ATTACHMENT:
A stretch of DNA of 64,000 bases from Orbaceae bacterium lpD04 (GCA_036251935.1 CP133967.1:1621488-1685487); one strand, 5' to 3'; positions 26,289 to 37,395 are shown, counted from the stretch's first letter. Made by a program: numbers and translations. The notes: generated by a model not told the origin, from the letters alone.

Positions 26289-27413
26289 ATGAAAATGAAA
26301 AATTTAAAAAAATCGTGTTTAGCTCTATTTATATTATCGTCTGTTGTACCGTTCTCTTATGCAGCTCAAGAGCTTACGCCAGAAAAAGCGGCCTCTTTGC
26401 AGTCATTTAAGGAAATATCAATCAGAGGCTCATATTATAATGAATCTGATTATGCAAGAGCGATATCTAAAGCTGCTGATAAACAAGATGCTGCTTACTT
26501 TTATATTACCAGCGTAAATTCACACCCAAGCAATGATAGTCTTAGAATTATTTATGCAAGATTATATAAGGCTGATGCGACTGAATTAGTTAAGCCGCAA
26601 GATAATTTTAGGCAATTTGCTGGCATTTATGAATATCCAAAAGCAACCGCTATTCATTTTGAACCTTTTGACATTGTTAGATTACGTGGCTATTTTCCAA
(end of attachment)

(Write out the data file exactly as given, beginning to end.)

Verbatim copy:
A stretch of DNA of 64,000 bases from Orbaceae bacterium lpD04 (GCA_036251935.1 CP133967.1:1621488-1685487); one strand, 5' to 3'; positions 26,289 to 37,395 are shown, counted from the stretch's first letter. Made by a program: numbers and translations. The notes: generated by a model not told the origin, from the letters alone.

Positions 26289-27413
26289 ATGAAAATGAAA
26301 AATTTAAAAAAATCGTGTTTAGCTCTATTTATATTATCGTCTGTTGTACCGTTCTCTTATGCAGCTCAAGAGCTTACGCCAGAAAAAGCGGCCTCTTTGC
26401 AGTCATTTAAGGAAATATCAATCAGAGGCTCATATTATAATGAATCTGATTATGCAAGAGCGATATCTAAAGCTGCTGATAAACAAGATGCTGCTTACTT
26501 TTATATTACCAGCGTAAATTCACACCCAAGCAATGATAGTCTTAGAATTATTTATGCAAGATTATATAAGGCTGATGCGACTGAATTAGTTAAGCCGCAA
26601 GATAATTTTAGGCAATTTGCTGGCATTTATGAATATCCAAAAGCAACCGCTATTCATTTTGAACCTTTTGACATTGTTAGATTACGTGGCTATTTTCCAA